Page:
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Date: Thursday, 04 Sep 2014 22:57

Marcin

Google images of Marcin Kleczynski, CEO of Malwarebytes.

Life is good for Marcin Kleczynski, from Chicago. At 24 years old, he recently raised $30 million for his anti-virus startup Malwarebytes, and he won Ernst & Young's Entrepreneur of the Year 2014 Northern California region award  for emerging sector companies.

He has also spent nearly a decade in business making him one of Silicon Valley's veteran startup entrepreneurs and one of its youngest. He's has several decades ahead of him to achieve even more. Here's my notes from a recent conversation with Marcin.

Author: "--" Tags: "A Top Story, Startups"
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Date: Thursday, 04 Sep 2014 01:21

DSC00004

NamePlace, founded by Lisa Padilla (above) CTO/CMO, and co-founder Ron Brown CEO, has come out of stealth mode with an interesting service aimed at helping thousands of cities in the US gather ad revenues from assets that they have in abundance: parks, community buildings, civic programs, Little League clubs, etc.

It's an online marketplace for offline civic marketing: a huge catalog of municipal naming rights.  And it offers large brands and local businesses, a rare opportunity to be seen doing good, and seen to be involved in supporting the vitality of local communities. Here are some notes from my recent meeting with Lisa Padilla:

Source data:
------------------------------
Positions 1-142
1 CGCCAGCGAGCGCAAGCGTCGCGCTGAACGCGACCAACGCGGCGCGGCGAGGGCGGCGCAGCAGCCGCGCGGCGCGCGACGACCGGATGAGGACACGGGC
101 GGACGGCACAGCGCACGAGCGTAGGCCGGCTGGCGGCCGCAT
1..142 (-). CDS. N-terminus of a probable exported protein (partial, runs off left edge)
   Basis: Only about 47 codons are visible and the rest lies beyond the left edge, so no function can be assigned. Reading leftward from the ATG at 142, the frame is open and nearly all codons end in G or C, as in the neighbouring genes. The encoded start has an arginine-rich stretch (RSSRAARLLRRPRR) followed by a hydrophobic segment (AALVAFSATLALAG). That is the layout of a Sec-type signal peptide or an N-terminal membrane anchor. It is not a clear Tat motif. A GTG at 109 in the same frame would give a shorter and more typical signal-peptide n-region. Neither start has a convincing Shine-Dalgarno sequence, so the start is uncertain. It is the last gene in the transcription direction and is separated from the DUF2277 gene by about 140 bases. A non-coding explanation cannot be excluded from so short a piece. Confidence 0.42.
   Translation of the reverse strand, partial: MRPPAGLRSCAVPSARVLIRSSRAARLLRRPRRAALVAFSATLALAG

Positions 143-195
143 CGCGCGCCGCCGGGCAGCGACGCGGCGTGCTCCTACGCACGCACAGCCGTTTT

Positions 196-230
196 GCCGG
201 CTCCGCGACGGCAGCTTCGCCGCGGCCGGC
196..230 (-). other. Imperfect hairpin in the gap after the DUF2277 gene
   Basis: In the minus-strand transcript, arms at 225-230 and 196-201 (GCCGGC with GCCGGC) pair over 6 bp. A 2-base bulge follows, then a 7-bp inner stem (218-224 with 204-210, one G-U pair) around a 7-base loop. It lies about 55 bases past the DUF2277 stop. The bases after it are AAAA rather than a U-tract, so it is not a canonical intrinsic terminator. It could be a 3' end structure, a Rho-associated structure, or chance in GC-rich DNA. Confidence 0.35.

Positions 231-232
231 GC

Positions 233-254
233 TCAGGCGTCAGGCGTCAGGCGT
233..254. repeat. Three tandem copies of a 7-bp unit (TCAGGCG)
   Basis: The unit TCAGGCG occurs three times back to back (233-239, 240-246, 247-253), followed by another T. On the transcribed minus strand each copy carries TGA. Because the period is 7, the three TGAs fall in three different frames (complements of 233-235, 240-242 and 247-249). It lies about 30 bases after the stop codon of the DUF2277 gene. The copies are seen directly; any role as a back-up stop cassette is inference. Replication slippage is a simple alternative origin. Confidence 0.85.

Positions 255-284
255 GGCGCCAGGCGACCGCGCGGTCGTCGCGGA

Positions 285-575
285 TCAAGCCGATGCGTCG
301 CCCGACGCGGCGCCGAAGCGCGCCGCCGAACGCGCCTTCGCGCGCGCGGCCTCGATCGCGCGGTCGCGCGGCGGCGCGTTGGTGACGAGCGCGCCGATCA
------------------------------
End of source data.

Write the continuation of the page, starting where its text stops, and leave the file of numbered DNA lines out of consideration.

Author: "--" Tags: "A Top Story, Startups"
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Date: Tuesday, 02 Sep 2014 23:31

SmartHelmet

Intel Intern Aniket Borkar modeling the Smart Helmet

Students at Oregon State University and Intel interns collaborated 0n a smart helmet with life-saving features.

By Intel Free Press

For the past half year, a group of five undergraduate students from Oregon State University has been working with interns at Intel to create a smart safety helmet for cyclists. In a perfect world, the primary function of the helmet -- to detect a crash and communicate to emergency contacts -- would never be used.

Author: "--" Tags: "A Top Story, INTC"
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Date: Friday, 29 Aug 2014 03:15

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NTT Group senior strategist Tsunehisa Okuno outlines NTT's future.